Czech Leader Revises '93 Growth Forecasts

PRAGUE -- Prime Minister Vaclav Klaus has backed off earlier forecasts of economic growth for 1993, saying Czech gross domestic product for the year could show a decline of as much as 1 percent.

Answering journalists' questions on Czech television Sunday, Klaus said the contraction in output should be attributed to the immediate shock after Czechoslovakia was split into separate Czech and Slovak states last January.

"I cannot exactly say if (1993 GDP) will be around zero, or if it will be minus 0.75 percent, or minus 1 percent, or plus 0.25 percent," Klaus said. "None of us expected the first quarter to be such a striking drop."

Czech GDP fell 2.2 percent in the first quarter compared to the same period in 1992. GDP recovered in the second quarter to show 1.1 percent growth, but then fell 1.5 percent in the third quarter, according to the Czech Statistical Bureau.

As late as November, the government was holding to its forecast of growth of 0.5 to 0.9 percent for the year.

Klaus, an economist who has been hailed by many as a champion of market reforms in Eastern Europe, said that the drop in GDP was a healthy evolution in the transformation from the former Communist economy.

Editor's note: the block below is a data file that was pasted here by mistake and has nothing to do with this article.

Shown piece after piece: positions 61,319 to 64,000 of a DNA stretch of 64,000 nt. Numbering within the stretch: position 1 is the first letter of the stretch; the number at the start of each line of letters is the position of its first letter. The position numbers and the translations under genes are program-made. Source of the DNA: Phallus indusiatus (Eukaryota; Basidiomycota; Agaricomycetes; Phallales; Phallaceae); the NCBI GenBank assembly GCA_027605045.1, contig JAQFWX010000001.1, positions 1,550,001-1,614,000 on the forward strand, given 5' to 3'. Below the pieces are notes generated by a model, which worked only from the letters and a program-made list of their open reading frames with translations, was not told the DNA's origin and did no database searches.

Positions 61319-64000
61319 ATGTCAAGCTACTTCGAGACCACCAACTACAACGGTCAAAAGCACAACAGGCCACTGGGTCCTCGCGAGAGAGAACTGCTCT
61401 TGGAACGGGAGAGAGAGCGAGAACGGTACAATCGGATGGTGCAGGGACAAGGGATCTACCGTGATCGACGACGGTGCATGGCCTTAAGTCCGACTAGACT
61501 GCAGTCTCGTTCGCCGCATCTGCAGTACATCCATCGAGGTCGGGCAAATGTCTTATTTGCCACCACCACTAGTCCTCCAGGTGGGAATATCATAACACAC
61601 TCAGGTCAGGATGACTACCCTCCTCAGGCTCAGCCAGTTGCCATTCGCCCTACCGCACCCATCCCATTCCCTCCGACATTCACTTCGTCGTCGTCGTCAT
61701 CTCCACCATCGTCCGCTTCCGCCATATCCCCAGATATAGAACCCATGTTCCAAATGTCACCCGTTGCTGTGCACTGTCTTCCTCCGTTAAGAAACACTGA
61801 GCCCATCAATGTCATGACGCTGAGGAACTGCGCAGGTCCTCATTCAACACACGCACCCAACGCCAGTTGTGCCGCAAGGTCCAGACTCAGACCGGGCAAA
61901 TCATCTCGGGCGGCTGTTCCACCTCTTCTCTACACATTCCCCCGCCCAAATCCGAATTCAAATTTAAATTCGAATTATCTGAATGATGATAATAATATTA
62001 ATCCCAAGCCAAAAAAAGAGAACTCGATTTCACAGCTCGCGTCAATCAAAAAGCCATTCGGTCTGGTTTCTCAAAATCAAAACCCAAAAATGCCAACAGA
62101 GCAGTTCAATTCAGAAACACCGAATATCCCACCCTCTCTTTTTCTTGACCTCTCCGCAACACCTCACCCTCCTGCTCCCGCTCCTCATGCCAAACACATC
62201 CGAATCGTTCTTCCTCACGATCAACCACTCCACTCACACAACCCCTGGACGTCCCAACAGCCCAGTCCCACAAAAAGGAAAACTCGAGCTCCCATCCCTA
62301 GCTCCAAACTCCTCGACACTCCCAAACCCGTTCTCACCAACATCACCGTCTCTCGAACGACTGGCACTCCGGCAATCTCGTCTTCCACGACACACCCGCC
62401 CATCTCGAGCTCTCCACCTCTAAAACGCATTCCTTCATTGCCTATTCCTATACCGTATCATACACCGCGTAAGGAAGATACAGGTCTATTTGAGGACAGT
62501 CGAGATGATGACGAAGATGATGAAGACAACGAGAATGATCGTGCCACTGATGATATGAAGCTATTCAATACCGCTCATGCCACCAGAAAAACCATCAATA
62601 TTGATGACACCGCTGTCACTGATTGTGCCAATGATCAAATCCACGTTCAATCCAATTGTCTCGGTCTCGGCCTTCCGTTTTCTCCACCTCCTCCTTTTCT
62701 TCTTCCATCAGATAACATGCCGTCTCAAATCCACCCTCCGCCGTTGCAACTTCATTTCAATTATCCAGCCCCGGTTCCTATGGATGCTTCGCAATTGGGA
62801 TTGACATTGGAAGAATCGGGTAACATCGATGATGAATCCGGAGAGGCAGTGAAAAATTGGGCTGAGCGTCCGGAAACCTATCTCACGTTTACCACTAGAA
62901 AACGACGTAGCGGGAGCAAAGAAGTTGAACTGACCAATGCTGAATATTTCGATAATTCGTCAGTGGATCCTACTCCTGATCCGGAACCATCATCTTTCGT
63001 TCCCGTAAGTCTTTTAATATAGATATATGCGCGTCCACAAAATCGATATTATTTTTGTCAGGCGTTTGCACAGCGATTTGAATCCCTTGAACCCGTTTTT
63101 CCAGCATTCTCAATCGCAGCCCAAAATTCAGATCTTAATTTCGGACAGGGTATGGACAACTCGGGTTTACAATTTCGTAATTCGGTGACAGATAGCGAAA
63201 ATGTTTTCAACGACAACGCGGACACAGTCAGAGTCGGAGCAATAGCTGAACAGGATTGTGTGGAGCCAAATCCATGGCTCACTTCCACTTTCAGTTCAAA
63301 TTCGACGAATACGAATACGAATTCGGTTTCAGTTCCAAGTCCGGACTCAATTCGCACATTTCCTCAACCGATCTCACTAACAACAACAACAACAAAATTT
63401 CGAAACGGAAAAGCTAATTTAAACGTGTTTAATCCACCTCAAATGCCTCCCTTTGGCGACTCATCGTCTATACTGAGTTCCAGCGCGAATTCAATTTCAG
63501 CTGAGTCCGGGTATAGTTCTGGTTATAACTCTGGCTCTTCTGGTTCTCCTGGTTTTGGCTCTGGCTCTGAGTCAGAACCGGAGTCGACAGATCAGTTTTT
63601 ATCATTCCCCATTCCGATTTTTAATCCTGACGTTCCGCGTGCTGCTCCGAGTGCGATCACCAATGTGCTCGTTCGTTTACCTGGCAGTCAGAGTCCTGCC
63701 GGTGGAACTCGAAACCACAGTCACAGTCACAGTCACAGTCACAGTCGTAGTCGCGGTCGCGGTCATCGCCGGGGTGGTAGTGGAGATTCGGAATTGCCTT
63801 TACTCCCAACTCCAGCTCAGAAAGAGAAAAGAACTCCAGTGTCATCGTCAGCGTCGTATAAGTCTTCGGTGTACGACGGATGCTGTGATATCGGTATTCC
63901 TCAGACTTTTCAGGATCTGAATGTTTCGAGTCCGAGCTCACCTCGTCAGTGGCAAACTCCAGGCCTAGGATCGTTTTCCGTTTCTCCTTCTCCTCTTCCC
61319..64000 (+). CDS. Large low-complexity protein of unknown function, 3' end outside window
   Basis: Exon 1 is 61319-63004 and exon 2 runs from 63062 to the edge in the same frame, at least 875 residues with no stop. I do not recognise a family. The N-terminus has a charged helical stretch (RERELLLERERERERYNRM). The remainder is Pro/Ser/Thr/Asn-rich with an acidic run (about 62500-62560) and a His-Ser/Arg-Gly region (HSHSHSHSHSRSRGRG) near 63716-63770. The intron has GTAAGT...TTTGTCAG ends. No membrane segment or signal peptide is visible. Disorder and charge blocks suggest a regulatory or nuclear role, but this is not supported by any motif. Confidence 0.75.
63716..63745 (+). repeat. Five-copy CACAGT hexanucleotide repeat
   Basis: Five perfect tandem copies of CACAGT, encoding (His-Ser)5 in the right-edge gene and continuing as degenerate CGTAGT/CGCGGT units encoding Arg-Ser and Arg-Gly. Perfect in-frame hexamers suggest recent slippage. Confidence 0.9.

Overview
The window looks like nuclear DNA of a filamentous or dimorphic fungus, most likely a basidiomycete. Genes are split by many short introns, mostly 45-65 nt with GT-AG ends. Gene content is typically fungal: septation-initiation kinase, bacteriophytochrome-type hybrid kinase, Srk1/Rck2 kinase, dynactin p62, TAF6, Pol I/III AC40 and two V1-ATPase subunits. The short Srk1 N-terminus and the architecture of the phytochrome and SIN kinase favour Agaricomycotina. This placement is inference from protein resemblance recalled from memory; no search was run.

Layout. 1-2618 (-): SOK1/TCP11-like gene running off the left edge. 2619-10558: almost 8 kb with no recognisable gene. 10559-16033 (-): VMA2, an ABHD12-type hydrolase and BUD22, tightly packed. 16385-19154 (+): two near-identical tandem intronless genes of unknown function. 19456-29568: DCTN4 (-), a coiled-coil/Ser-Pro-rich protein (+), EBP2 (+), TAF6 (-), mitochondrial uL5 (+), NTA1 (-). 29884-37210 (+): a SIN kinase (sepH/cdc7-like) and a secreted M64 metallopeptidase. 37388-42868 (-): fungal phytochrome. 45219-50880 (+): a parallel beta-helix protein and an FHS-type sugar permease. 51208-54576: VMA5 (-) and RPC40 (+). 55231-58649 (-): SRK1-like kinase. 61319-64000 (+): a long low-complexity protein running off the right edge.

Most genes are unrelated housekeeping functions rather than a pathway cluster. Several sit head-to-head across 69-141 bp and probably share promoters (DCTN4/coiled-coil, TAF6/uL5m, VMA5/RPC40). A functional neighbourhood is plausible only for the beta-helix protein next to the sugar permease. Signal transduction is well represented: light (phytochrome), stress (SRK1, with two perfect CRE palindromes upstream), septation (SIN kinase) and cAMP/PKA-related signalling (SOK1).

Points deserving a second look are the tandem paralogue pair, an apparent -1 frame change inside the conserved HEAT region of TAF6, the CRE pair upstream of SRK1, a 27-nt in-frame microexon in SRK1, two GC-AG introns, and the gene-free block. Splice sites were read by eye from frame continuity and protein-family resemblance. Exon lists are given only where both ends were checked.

"This economy had to squeeze out the activity which belonged to a different world," he said.

"To think that a drop in these macro numbers is something bad ... no, it's healthy. It's just a matter of making it (end) as quickly as possible."

The Czechoslovak economy hit bottom in 1991 when GDP fell 14.2 percent for the year, but then recovered to show a decline of 7.1 percent in 1992.

Although the Czech Republic has lost many of its former primary markets in Slovakia and the defunct Communist bloc, exporters have made a rapid transition to other trading partners.

Through November, the Czechs showed a positive trade balance of some 8 billion crowns ($271 million) for the year, with exports to countries other than Slovakia growing more than 17 percent for the period, while imports grew nearly 16 percent.

But trade deficits in September, October, and November have had exporters and commentators calling for export subsidies.

Klaus instead suggested that if export supports are needed, they would come through a devaluation of the crown which is fixed daily against a mark/dollar basket.

"We sufficiently support (exports) mainly through the exchange rate," he said.

"Subsidizing exports is a huge illiberal measure. It supports one company over all the others. It has an impact on free-market forces."

Inflation, forecast at 10 percent next year after some 17 percent this year, continues to be a concern but unemployment remains surprisingly low, at 3.34 percent in November, the lowest in Europe.